Green computing is defined as “computing that does not harm the environment to the maximum possible level while not compromising the technological and commercial development of the computing field.” Greening is possible in all sorts of computing endeavors and green computing has an optimistic future with ample avenues for making it possible. Continue reading Green Computing: What does the future hold?
Through a long and bumpy ride from 2000–2008, enrollments in CS departments declined by 50% from their peak in 2000. This caused considerable introspection and an identity crisis about who we are and who we serve.
Starting in 2008, the trend began to reverse. Continue reading A Shortage of Technicians
European wealth surged after the European’s adopted Arabic numbers, including recognizing the existence of zero and infinity, which led to calculus and ultimately the Industrial Revolution . Steam power, assembly-line manufacturing, and applied science made Europeans the richest people in history, because technology increased productivity. But then the rapid rise of productivity came to a near halt, soon after the “Internetal Revolution.”† Why?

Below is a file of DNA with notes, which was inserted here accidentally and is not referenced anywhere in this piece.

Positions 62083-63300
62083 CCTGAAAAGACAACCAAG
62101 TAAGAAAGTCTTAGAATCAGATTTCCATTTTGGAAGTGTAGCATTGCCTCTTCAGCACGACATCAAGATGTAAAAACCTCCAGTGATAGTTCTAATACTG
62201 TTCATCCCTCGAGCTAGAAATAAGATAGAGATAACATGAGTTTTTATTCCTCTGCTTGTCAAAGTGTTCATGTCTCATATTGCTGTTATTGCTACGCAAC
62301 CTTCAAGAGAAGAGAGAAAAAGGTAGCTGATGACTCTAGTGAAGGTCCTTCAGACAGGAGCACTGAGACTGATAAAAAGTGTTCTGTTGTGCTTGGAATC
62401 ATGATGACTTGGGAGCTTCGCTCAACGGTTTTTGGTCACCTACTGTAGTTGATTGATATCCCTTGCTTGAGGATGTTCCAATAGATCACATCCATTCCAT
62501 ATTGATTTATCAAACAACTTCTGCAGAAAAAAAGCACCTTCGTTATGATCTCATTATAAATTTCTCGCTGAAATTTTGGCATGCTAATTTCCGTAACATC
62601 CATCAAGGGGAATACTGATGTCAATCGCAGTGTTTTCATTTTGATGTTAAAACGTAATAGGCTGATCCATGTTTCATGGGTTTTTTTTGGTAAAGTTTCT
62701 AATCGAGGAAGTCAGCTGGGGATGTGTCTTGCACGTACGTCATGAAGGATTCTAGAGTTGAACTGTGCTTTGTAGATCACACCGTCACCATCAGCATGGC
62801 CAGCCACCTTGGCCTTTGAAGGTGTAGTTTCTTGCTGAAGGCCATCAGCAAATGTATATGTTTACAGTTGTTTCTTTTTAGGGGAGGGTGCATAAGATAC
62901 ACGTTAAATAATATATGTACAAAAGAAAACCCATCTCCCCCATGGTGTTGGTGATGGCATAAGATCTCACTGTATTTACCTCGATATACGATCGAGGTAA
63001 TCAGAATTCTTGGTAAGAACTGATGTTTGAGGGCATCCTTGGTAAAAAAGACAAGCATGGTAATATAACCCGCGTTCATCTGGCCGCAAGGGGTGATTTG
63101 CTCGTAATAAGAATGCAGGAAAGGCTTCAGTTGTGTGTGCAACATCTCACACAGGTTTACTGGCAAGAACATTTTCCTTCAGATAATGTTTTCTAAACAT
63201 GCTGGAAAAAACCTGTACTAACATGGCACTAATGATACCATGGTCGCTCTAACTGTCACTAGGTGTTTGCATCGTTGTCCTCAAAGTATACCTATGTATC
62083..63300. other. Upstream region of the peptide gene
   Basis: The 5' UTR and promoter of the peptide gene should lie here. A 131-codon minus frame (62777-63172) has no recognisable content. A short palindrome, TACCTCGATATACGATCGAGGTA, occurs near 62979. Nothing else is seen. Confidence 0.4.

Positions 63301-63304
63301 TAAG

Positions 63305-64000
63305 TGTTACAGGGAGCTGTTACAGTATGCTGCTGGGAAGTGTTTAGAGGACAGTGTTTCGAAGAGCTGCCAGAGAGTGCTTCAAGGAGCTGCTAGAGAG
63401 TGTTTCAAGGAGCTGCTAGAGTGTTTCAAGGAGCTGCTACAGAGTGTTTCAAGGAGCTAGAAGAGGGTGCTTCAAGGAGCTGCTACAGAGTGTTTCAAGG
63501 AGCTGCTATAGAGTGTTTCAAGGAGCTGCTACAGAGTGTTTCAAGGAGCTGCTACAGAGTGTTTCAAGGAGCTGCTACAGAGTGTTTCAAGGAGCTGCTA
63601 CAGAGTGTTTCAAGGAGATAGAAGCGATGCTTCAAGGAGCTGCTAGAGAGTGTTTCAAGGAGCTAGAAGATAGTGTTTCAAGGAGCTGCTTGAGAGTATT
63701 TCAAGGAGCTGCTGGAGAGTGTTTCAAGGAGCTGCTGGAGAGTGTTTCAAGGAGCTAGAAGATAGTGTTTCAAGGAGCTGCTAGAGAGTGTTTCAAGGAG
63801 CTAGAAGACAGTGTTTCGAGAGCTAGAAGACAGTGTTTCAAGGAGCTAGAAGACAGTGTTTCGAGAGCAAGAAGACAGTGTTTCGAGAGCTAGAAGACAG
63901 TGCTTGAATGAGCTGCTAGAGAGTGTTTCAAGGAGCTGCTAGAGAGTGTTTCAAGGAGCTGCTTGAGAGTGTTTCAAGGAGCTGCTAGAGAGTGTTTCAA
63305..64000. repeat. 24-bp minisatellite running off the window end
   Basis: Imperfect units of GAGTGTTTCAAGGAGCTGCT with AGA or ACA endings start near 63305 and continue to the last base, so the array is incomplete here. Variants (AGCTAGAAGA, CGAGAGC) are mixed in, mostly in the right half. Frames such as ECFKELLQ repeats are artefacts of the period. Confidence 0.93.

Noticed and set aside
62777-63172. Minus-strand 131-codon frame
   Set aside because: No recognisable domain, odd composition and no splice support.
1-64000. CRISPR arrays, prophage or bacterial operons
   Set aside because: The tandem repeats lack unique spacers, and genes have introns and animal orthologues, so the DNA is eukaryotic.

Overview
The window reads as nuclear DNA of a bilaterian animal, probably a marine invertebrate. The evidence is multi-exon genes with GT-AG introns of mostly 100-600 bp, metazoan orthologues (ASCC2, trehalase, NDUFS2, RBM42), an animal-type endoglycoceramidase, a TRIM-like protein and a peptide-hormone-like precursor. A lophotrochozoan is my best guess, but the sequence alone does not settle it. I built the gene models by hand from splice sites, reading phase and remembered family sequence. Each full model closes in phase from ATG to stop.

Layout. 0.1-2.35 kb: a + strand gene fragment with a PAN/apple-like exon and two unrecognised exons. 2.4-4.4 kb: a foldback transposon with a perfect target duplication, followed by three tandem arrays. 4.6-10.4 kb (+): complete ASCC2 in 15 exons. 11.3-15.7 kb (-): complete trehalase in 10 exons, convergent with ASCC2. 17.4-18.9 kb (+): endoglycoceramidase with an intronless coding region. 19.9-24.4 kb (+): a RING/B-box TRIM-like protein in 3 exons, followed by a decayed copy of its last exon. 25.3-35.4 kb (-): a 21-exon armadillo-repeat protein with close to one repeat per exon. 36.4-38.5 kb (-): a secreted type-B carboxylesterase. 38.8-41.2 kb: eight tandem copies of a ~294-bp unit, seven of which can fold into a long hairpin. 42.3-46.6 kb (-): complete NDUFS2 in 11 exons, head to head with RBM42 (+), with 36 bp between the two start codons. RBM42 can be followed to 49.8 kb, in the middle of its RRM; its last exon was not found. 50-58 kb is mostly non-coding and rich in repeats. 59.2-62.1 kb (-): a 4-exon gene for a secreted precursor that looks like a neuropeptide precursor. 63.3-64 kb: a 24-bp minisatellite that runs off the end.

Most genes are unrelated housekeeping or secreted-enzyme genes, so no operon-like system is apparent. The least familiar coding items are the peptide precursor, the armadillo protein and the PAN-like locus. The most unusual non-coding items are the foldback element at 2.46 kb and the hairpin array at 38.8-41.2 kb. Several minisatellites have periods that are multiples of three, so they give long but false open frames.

Although Tim Wu introduced the phrase “net neutrality” in his 2010 book, The Master Switch his objective was to warn us against the eventual monopolization of the Internet through an emergent process known as Gause’s Competitive Exclusion Principle . Continue reading Net Neutrality and the Regulated Internet